Tanya Tagaq is a performer and improviser of Inuit throat singing. Born and raised in Cambridge Bay, Nunavut, Tagaq left her community at 15 to attend Sir John Franklin High School. Continuing her education, she attained her Bachelor of Fine Arts and the Nova Scotia College of Art & Design. During her final year of school, weary of `southern’ culture and yearning for home, she began emulating tapes of throat singing sent by her mother.
Inuit throat singing has traditionally been a two-person voice game using vocal multiphonics and vocal percussion techniques. While studying at a Nova Scotia university with no other Inuit women to play with, Tanya Tagaq began throat-singing solo. She found soloing a good way to express herself, her culture, and her art to her new colleagues. It was also a fine way of teaching Inuit throat singing to others, thus creating singing partners and introducing a growing number of people to a little known art.
Tanya Tagaq can perform solo but prefers to improvise with other capable musicians. She is able to present workshops and seminars on Inuit throat singing and a number of other things.
Since the release of her debut CD Sinaa (meaning ‘edge’) in 2005, the Canadian Nunavut-born singer has not just attracted the attention of some of the world’s most groundbreaking artists, they have invited her to participate on their own musical projects. Recently recording once again with Bjork (on the soundtrack for the Matthew Barney film Drawing Restraint 9), having appeared on Bjork’s Medulla CD and accompanied her on the Vespertine tour.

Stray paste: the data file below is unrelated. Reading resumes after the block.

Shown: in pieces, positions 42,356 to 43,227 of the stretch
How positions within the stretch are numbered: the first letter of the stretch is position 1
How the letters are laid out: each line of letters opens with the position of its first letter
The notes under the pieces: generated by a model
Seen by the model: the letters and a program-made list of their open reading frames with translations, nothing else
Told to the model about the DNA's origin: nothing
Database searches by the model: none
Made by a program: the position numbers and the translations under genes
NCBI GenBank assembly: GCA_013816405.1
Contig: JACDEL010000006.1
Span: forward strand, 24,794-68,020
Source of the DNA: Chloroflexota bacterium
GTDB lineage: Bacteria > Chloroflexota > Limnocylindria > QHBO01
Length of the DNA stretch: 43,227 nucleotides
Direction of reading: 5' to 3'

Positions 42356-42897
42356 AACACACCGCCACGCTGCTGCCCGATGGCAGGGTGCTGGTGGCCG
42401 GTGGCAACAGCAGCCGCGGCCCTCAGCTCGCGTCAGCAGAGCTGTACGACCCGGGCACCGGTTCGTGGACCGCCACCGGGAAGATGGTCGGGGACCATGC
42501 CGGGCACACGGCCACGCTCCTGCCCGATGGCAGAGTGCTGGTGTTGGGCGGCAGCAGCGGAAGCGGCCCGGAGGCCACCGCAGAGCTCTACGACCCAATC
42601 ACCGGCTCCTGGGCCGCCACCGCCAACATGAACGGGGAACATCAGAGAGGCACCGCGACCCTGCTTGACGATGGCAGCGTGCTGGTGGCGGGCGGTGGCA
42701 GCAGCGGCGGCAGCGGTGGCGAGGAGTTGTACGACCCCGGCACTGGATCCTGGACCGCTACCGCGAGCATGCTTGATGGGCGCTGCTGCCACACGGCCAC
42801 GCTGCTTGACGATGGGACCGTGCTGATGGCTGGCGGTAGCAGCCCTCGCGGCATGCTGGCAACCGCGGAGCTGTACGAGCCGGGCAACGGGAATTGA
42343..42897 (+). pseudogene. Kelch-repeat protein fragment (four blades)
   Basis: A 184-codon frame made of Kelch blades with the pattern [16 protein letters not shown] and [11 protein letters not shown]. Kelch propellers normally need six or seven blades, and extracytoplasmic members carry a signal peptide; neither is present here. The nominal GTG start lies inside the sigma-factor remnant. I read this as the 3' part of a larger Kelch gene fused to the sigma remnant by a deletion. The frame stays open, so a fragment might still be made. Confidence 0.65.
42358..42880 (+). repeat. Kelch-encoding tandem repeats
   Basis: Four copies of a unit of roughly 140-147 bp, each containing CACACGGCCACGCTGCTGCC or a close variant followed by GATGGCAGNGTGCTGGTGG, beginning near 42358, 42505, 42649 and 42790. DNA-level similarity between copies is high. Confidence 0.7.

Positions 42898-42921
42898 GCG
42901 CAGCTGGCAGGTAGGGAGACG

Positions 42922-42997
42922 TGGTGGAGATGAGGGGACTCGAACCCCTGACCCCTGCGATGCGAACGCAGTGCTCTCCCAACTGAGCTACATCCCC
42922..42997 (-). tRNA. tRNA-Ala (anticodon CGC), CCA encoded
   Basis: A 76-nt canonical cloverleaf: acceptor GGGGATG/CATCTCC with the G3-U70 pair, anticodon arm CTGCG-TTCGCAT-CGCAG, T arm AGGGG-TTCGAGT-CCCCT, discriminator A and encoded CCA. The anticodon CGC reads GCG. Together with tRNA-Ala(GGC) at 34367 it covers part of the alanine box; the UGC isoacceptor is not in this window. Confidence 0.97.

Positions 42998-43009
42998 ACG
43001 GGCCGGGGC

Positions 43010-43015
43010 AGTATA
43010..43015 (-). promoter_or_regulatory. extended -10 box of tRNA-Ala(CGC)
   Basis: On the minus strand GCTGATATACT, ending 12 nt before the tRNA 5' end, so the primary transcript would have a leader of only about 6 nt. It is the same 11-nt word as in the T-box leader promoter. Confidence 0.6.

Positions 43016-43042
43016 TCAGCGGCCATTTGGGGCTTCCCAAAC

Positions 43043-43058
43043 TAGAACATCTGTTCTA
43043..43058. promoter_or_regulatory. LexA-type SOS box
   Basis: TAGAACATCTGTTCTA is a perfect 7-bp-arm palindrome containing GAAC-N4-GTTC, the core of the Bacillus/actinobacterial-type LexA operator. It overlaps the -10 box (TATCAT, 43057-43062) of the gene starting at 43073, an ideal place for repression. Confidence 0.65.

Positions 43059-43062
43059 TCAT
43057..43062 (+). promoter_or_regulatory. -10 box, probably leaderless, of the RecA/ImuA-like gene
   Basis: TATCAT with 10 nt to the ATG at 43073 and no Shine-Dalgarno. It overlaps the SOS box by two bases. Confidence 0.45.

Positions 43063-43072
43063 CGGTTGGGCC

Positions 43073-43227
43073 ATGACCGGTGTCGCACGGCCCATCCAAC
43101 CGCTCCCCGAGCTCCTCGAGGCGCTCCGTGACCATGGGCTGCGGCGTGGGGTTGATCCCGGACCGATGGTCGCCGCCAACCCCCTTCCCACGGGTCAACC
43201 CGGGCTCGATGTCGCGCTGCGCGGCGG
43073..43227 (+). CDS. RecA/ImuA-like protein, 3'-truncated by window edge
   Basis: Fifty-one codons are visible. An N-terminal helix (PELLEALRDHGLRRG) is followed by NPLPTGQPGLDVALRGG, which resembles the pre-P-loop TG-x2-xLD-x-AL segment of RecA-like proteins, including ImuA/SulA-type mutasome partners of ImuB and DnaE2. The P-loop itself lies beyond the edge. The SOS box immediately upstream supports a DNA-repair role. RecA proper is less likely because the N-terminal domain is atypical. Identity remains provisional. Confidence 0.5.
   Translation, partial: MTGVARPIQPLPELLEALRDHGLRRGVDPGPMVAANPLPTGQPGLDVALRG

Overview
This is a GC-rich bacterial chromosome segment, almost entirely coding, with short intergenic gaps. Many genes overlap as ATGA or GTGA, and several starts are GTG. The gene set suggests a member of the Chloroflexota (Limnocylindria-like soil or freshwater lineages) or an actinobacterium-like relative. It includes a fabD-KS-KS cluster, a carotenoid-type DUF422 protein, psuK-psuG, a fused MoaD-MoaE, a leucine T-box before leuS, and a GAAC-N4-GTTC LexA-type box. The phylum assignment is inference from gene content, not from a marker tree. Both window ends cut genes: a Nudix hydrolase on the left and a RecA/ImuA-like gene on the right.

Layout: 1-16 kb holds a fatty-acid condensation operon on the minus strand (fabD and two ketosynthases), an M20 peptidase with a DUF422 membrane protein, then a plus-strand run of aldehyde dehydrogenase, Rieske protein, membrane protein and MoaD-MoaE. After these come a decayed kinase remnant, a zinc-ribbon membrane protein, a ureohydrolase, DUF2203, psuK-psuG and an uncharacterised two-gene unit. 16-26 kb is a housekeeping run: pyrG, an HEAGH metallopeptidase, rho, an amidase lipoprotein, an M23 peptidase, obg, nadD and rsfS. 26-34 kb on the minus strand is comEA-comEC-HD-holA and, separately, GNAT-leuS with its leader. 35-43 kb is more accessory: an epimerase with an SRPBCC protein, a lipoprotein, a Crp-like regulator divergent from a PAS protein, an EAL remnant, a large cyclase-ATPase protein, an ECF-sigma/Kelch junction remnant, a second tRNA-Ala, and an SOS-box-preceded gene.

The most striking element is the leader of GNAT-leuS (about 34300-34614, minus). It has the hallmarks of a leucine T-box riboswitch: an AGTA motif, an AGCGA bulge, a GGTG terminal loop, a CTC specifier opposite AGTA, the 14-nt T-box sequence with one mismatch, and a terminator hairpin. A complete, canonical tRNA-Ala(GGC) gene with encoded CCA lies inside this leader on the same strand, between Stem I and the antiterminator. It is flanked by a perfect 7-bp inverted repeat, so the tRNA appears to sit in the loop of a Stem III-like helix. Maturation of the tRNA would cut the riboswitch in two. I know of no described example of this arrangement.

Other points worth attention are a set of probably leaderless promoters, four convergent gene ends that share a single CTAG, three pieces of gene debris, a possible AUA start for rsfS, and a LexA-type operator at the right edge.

In 2007 the acclaimed Kronos Quartet invited Tanya to participate – as co-writer and performer – on a project aptly titled Nunavut, performed across North America since 2008.
Sinaa was nominated for a Juno Award (Best Aboriginal Recording) and won in three categories at the Canadian Aboriginal Music Awards, including Best Female Artist.
“Traditional throat singing is a game between two women that is an emulation of the sounds from the land. It is a very complicated game where you are making two sounds and you have to go back and forth alternating the sounds. The leader can change the song to the next verse anytime they want to, so you have to be able to follow them. It is not emotional, although it may sound that way. It is a game, you giggle afterwards.” Tanya Tagaq